The Christian life isn’t meant to be effortless

Donald S. Whitney: When we’re born again from above by the Spirit of God, the Lord makes a “new creation” of us (2 Cor 5:17). But when he accomplishes that radical, regenerating transformation of us, he does not eliminate our minds, our bodies, our emotions, our will or anything that’s a part of what makes us human. God’s grace doesn’t eliminate any of those things, instead he gives dramatically new purposes to them. He calls us to live the Christian life with the full — though God-centered — use of our minds and judgment and everything else that is a part of our humanity. Let go and let God? However, many people will tell you that your spiritual problems stem from the fact that you are trying to live the Christian life but that God never intended you to do so. They say that just as God never intended for you to save yourself, so he does not expect you to live

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How to practice gospel-centred spirituality

Donald S. Whitney: As you’ve surely noticed, everyone is “spiritual” today. Some years ago I came across a USA Today survey where even a majority of atheists consider themselves “spiritual” people. Come to think of it, I’ve never heard anyone say, “You know, I’m just not a spiritual person.” Perhaps for many spirituality simply means spending time occasionally in personal reflection. For others maybe it means consciously trying to live by certain principles, or attempting to be thoughtful on important issues like the environment or homelessness. However, the common perception of spirituality is not the biblical one. I’m writing from the perspective that spirituality includes—but transcends—the human spirit, and involves the pursuit of God and the things of God, through Jesus Christ, by the power of the Holy Spirit in accordance with God’s self-revelation (that is, the Bible). Spirituality and the Gospel This kind of spirituality is not self-generated; rather it is one result of the new spiritual life that God creates in the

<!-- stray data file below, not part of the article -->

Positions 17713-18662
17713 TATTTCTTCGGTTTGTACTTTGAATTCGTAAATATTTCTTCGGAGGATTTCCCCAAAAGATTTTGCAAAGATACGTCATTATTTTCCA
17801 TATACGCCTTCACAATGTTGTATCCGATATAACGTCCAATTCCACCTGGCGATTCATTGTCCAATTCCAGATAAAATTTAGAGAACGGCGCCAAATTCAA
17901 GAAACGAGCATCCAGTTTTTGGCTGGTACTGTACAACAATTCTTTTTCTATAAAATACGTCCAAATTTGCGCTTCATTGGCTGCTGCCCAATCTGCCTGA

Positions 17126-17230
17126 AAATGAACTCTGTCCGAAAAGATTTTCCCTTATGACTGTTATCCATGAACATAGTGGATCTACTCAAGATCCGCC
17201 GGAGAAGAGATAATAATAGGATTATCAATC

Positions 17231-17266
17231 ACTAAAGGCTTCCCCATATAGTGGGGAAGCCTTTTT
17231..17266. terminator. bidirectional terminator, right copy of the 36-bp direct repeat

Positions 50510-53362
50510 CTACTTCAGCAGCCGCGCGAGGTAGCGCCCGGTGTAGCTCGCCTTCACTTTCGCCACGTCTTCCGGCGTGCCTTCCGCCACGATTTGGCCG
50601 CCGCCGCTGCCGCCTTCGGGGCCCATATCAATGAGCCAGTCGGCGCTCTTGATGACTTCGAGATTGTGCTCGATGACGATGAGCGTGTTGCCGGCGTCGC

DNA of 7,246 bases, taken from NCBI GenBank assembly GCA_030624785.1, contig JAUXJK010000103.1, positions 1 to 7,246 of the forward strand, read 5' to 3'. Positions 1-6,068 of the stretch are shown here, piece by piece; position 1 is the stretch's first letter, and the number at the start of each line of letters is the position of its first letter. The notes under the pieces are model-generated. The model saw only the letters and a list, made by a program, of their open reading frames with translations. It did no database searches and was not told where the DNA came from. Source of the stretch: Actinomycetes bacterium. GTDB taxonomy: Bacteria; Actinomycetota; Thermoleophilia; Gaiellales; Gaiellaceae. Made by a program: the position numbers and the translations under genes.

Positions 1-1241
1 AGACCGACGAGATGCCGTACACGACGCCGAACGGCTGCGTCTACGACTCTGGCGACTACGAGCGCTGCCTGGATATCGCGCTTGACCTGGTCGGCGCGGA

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John Piper Interviews Jerry Bridges

Jonathan Parnell posts a conversation between two of my heroes: Few people work faithfully for the same organization for almost 60 years. Yet it was 1955 when Jerry Bridges, a Korean War veteran, joined the team at The Navigators where he continues to this day. An author of several books, Mr. Bridges is a leading voice in explaining the significance of the gospel in everyday life, including The Discipline of Grace,The Gospel for Real Life, and The Pursuit of Holiness, to name a few. John Piper recently sat down with Mr. Bridges in Minneapolis to talk about life and ministry. In this 25-minute video, they discuss key issues regarding God’s providence, spiritual disciplines, and the Christian life.